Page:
Te Pāti Māori co-leader Rawiri Waititi has hit out at the Prime Minister, Christopher Luxon and the media over commentary around the death of a gang leader in Ōpōtiki.
Police have launched a homicide investigation into the death of Ōpōtiki's local Mongrel Mob Barbarians president Steven Taiatini.
On Wednesday Taiatini's funeral took place which saw an increase in patched gang members and police.
Police said they were "out in large numbers" as his funeral procession descended on the Bay of Plenty town.
But late on Wednesday night Waiariki MP Waititi had "something on my chest I need to get off" in a Facebook livestream.
"What is not helping are the comments being made by political leaders and political parties and right now Christopher Luxon, Chris Hipkins need to shut their mouths and stop using our iwi as a political football to score points," he said.
Waititi said the local iwi, Te Whakatōhea, are doing "their best to de-escalate the situation that has unfolded over the past three days".
"They've been working really, really hard as a community, as an iwi, as a hāpu," he said.
"Working with the council, police, social services to support our whanau and our community at this particular time."
But the Te Pāti Māori co-leader says Hipkins and Luxon "have no business whatsoever" to make comments on matters he believes "they know nothing about".
"Keep my iwi out of your mouth."
Waititi said both political leaders "know nothing about Te Whakatōhea, you know nothing about the situation, you certainly know nothing about our people, our whanau, our hāpu, our iwi members who also happen to be affiliated to the gangs".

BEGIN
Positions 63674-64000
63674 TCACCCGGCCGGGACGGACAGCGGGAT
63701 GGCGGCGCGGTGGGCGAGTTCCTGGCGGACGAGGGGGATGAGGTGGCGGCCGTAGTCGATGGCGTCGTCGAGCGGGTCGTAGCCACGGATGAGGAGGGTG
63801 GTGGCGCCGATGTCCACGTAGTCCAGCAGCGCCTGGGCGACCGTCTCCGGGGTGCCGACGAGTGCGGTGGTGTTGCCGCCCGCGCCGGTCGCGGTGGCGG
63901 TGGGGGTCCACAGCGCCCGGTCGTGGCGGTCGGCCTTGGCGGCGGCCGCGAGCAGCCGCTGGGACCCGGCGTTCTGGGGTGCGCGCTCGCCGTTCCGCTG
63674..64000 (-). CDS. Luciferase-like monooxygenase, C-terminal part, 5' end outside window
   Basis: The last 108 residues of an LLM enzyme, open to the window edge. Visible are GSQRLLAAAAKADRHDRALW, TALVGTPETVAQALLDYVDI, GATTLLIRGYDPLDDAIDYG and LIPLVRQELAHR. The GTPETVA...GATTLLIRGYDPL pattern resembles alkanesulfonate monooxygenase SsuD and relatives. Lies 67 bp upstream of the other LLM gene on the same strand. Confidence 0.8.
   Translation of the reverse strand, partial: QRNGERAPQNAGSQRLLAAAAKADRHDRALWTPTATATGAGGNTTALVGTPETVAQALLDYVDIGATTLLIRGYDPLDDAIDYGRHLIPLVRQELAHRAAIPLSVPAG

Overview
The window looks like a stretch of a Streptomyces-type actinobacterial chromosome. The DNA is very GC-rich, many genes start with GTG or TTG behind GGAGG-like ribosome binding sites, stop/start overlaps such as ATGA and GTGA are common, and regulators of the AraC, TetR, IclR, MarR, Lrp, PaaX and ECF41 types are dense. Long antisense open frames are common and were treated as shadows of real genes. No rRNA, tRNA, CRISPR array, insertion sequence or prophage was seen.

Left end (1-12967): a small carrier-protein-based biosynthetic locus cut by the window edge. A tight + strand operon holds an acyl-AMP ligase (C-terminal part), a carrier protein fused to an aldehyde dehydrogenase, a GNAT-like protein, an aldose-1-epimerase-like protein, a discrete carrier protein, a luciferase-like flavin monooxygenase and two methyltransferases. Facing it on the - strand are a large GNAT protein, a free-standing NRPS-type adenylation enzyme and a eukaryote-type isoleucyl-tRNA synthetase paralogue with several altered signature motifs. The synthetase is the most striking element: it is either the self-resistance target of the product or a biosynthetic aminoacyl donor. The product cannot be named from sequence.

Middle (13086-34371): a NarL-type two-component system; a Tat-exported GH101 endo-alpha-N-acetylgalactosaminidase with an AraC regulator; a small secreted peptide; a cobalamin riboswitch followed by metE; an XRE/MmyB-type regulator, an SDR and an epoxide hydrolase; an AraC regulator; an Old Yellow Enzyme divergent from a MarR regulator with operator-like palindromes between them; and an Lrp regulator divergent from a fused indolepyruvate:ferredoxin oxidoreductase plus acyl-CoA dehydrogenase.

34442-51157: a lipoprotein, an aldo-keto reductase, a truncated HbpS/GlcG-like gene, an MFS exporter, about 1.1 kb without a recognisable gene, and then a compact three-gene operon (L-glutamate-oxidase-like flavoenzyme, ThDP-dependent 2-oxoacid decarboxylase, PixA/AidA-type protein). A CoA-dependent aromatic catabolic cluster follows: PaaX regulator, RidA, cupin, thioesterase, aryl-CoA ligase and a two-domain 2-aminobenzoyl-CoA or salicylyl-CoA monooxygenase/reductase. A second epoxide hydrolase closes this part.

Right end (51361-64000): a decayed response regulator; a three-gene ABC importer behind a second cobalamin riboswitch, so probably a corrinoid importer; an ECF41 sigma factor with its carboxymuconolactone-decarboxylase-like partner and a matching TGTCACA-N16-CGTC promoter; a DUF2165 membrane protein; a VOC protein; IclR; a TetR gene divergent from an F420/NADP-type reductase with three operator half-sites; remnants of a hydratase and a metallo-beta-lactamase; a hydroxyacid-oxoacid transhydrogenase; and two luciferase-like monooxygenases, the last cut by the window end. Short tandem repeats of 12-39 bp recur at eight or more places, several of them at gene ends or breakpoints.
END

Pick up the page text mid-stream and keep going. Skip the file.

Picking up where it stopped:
He said political leaders should instead offer support to ensure Te Whakatōhea can continue the work they do in the community.
"That's the priority right now, not political point scoring, you do not have the licence to use our people as a political football," Waititi said.
"You never did and you do not right now."
Prime Minister Hipkins has primarily made comments on the funeral and gang tensions in Ōpōtiki when asked by media.
On Tuesday Hipkins told AM it's not an "acceptable situation" in Ōpōtiki's community.
"I'm backing the police here. I think they've got a tough job ahead of them, they need to do that job, and the community needs to back them to do that," Hipkins said on Tuesday.
On the same day, Christopher Luxon said, "Right now a town in New Zealand has been overtaken by a gang" in a Facebook post.
"Schools are closed. Public transport has been cancelled. And Chris Hipkins’ response? It’s not his job to deal with crime.
"The people in Ōpōtiki are living in fear due to gang tension. They deserve better. They deserve leadership. National will get tough on crime and restore law and order."
On Wednesday, Luxon was asked about the gang presence in Ōpōtiki and told Breakfast the Government does not have the situation "under control".
"Why on earth do parents and students just trying to go about their daily business have to be inconvenienced because gangs have come to town for a week."
ACT leader David Seymour took to Facebook to weigh in on the situation too.
"The town of Ōpōtiki has become the latest epicentre of gang tension after one gang member murdered another on Friday," Seymour claimed, though police have not confirmed this.
"Luxon and Hipkins have both called it 'unacceptable', but what’s been seen in Ōpōtiki over the past four days has been despicable," he said.
Waititi questioned the last time political leaders were in Ōpōtiki and the last time they spoke with people in the area of Te Whakatōhea.
"I know for a fact that none of you have shown up. I know for a fact that none of you will turn up, but you will continue to talk about my iwi, our iwi. Please be respectful at this particular time as our community mourns their loved one."
The Māori party co-leader hit out at the media's coverage of Taiatini's death and funeral, saying the community does not need stories by the media to "escalate the situation".
"We need you to be right, we need you to do right by our people of Whakatōhea and Ōpōtiki," he said.
"We do not need you to be making headlines, we don't need your tabloid-type media approach to this particular situation, we don't need you to be adding fuel to the fire."